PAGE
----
Writing Family Memoir: Finding the Guts

June 8, 2020 § 15 Comments


zz_kathyBy Kathy Stevenson

“What are you working on?”  This is probably the question I am most often asked, after forced to reveal (at a cocktail party, to a random seat-mate on the train) that I am a writer.

I always experience a bit of impostor syndrome, even after these many decades of writing and publishing.  After all, I know that when I answer the next question: “Have you written anything I might have heard of?” a pleasantly vacant facade will settle onto the face of the questioner, when I answer, “Mostly, I’ve published essays.  Hundreds of them.”

A look of dismay – or is it panic – then settles onto the face of my seat-mate.  Their only likely life experience with “the essay” might not have been since school days, when they were asked to write any number of three to five-paragraph essays in order to satisfy English curriculum requirements.  “The essay” does not have a great reputation.

At this point, even if they are moderately impressed by and slightly curious about my credentials, they are also not eager to take a selfie.  (Here I am with a famous essay writer I met on the train!)

I try to steer the conversation back to them, but they always want you to answer that first question (what are you working on?)  I mumble something vague about writing a memoir about my family, about being a sister – and here there is an even longer pause, followed by genuine puzzlement.  “Wow,” they usually say.  “That takes guts.  I mean, writing about family.”

Yes, it does take guts.  Actually, what I would like to say is that one has to have any number of questionable personality traits to write anything longer than a few pages about one’s family, and expect it to hold together in a way that other people (not your family) might want to read.  Especially when you are writing memoir.  Writing your truth – which memoir requires – requires bravery.  It demands audacity.  It calls for some skill.  And, indeed, it requires guts.

Sometimes I feel like the word “bravery” is too strong a word to describe the act of writing memoir.  After all, isn’t memoir just remembering how things happened, and then writing those things, and your interpretation of them, down on paper or on your laptop?  It’s not like you’re going to get a writing medal for your bravery, or a commendation for courage.  It’s not like you ran the rapids or scaled the sheer face of a cliff.

Nevertheless, it is pretty brave and audacious to reveal your truth, and trust that that truth will resonate with others.  Many would-be writers are stopped before they even start by voices in their upbringings that whisper (or maybe even scream) that it’s not polite to talk about yourself, or tell family secrets, or assume anyone has the slightest interest in anything YOU might have to say.  (You get the idea.)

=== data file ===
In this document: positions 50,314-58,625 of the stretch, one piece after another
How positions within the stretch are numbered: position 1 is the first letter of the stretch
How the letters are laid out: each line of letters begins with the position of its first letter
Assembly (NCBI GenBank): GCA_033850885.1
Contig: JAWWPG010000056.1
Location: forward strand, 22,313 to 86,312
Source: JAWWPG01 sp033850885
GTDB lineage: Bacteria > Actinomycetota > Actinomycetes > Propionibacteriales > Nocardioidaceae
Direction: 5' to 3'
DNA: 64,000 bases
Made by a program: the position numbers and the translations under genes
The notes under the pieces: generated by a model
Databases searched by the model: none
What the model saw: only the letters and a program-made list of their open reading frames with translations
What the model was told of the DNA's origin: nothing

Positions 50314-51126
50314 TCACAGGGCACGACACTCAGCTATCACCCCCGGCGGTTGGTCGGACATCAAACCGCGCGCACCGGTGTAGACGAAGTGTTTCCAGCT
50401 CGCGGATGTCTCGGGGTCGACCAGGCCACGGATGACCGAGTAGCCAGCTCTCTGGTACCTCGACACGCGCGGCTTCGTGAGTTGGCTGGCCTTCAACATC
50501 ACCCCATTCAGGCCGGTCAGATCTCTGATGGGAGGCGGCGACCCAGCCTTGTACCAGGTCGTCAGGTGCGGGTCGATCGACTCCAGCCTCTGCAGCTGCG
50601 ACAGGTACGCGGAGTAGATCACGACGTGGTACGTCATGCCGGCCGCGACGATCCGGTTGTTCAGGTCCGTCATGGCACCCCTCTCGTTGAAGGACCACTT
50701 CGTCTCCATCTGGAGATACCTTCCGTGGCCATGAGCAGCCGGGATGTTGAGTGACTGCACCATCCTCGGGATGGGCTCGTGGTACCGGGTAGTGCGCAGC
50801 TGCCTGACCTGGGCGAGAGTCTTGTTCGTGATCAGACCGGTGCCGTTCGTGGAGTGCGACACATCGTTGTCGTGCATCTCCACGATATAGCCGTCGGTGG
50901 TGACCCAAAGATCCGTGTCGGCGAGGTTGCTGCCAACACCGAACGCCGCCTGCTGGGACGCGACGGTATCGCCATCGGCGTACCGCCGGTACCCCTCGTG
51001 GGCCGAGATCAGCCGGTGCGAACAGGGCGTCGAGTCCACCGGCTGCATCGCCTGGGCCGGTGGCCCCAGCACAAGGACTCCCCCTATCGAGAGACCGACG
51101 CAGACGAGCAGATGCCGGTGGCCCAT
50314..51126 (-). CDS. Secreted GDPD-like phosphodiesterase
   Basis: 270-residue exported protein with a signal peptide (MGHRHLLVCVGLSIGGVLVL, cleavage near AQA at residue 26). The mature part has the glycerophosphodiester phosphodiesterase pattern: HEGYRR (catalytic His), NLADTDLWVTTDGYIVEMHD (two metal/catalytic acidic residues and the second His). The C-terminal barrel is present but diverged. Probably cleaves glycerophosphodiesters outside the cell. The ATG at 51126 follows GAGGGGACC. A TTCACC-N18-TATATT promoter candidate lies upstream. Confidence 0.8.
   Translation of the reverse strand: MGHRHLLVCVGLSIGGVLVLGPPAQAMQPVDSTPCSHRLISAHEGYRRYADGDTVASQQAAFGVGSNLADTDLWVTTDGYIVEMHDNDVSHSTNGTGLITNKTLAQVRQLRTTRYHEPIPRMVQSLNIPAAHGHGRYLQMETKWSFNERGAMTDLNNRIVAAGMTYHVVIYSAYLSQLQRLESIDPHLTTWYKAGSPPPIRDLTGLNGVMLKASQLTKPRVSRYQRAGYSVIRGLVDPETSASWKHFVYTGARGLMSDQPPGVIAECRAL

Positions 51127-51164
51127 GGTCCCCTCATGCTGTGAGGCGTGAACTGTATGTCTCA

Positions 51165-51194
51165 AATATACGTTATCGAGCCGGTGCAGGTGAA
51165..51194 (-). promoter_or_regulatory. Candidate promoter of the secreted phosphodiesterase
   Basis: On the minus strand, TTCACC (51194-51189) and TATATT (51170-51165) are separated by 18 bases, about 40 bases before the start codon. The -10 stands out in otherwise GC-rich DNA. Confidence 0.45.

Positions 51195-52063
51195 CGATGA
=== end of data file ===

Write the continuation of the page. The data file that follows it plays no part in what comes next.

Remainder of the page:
Audacity isn’t something often discussed in polite company.  But if you don’t have a certain amount of audacity as a writer, you might as well keep writing those first bland twenty pages over and over again until the end of days (which doesn’t sound so far away right now…)

Audacity itself might be described in many different ways.  Audacity might range from such spirited traits as “impudence” or “pluck,” to what I seek in my writing: boldness, backbone, chutzpah, daring.

Which brings us to the heart of the matter.  Or, for our purposes, the guts.  Because the two are linked.  The heart and the guts.

The guts are the more energetic and visceral of the two.  Okay, so the heart does its pumping thing, and obviously we would die if the heart stopped doing its job.  And the heart gets all the lovey-dovey Valentine bling.  But the guts … The guts imply your innards.  Literally, intestinal fortitude.  And what does that imply?  Yes – the aforementioned pluck, along with confidence, mettle, tenacity.  Nothing sugar-coated or wrapped up in a pink heart-shaped box.

You know the difference, even if you can’t explain it.  It’s the need to express something in your heart, yes – but maybe it’s also the need to write something you feel in your gut.  Or maybe you need to express that thing that bypassed your heart completely and started in your gut.  You took that gut-thing, wrestled it into a heart-thing, then added the narrative to give shape to it.  And, presto – you have a piece of writing.  A real, organic, living-on-paper story made of heart and gristle and sweat and guts.
___

Kathy Stevenson’s essays and short stories have appeared in an eclectic array of newspapers, magazines, and literary journals including The New York Times, Newsweek, Chicago Tribune, Philadelphia Inquirer, The Writer, Clapboard House, Red Rock Review, The Same, Tishman Review, and – of course – the Brevity blog.  She has an MFA from Bennington College, and lives north of Chicago.  She posts links to published work at www.kathystevenson.com and tweets @k_stevenson01

 

§ 15 Responses to Writing Family Memoir: Finding the Guts

Leave a Reply

Fill in your details below or click an icon to log in:

WordPress.com Logo

You are commenting using your WordPress.com account. Log Out /  Change )

Google photo

You are commenting using your Google account. Log Out /  Change )

Twitter picture

You are commenting using your Twitter account. Log Out /  Change )

Facebook photo

You are commenting using your Facebook account. Log Out /  Change )

Connecting to %s

What’s this?

You are currently reading Writing Family Memoir: Finding the Guts at BREVITY's Nonfiction Blog.

meta

%d bloggers like this: